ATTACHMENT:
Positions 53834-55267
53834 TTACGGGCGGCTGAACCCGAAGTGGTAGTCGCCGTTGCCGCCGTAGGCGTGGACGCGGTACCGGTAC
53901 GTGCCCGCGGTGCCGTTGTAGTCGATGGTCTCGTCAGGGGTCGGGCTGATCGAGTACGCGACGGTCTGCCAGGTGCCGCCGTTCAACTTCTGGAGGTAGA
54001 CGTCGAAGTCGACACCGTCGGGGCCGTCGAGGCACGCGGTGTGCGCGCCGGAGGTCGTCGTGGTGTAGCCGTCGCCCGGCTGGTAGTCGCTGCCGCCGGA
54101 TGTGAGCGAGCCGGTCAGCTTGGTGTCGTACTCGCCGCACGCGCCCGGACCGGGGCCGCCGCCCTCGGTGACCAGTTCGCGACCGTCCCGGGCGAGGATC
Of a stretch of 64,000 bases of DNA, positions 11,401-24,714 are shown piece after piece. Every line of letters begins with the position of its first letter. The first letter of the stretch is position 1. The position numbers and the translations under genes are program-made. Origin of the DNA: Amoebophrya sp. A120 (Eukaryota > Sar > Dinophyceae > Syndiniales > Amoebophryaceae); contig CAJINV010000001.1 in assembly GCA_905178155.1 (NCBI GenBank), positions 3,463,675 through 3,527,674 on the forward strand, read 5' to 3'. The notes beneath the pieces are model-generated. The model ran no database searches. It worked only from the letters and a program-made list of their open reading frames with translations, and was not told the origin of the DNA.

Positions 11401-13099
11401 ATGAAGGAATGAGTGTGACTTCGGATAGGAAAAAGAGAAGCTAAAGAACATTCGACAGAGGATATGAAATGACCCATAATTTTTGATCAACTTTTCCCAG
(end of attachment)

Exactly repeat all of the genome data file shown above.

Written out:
Positions 53834-55267
53834 TTACGGGCGGCTGAACCCGAAGTGGTAGTCGCCGTTGCCGCCGTAGGCGTGGACGCGGTACCGGTAC
53901 GTGCCCGCGGTGCCGTTGTAGTCGATGGTCTCGTCAGGGGTCGGGCTGATCGAGTACGCGACGGTCTGCCAGGTGCCGCCGTTCAACTTCTGGAGGTAGA
54001 CGTCGAAGTCGACACCGTCGGGGCCGTCGAGGCACGCGGTGTGCGCGCCGGAGGTCGTCGTGGTGTAGCCGTCGCCCGGCTGGTAGTCGCTGCCGCCGGA
54101 TGTGAGCGAGCCGGTCAGCTTGGTGTCGTACTCGCCGCACGCGCCCGGACCGGGGCCGCCGCCCTCGGTGACCAGTTCGCGACCGTCCCGGGCGAGGATC
Of a stretch of 64,000 bases of DNA, positions 11,401-24,714 are shown piece after piece. Every line of letters begins with the position of its first letter. The first letter of the stretch is position 1. The position numbers and the translations under genes are program-made. Origin of the DNA: Amoebophrya sp. A120 (Eukaryota > Sar > Dinophyceae > Syndiniales > Amoebophryaceae); contig CAJINV010000001.1 in assembly GCA_905178155.1 (NCBI GenBank), positions 3,463,675 through 3,527,674 on the forward strand, read 5' to 3'. The notes beneath the pieces are model-generated. The model ran no database searches. It worked only from the letters and a program-made list of their open reading frames with translations, and was not told the origin of the DNA.

Positions 11401-13099
11401 ATGAAGGAATGAGTGTGACTTCGGATAGGAAAAAGAGAAGCTAAAGAACATTCGACAGAGGATATGAAATGACCCATAATTTTTGATCAACTTTTCCCAG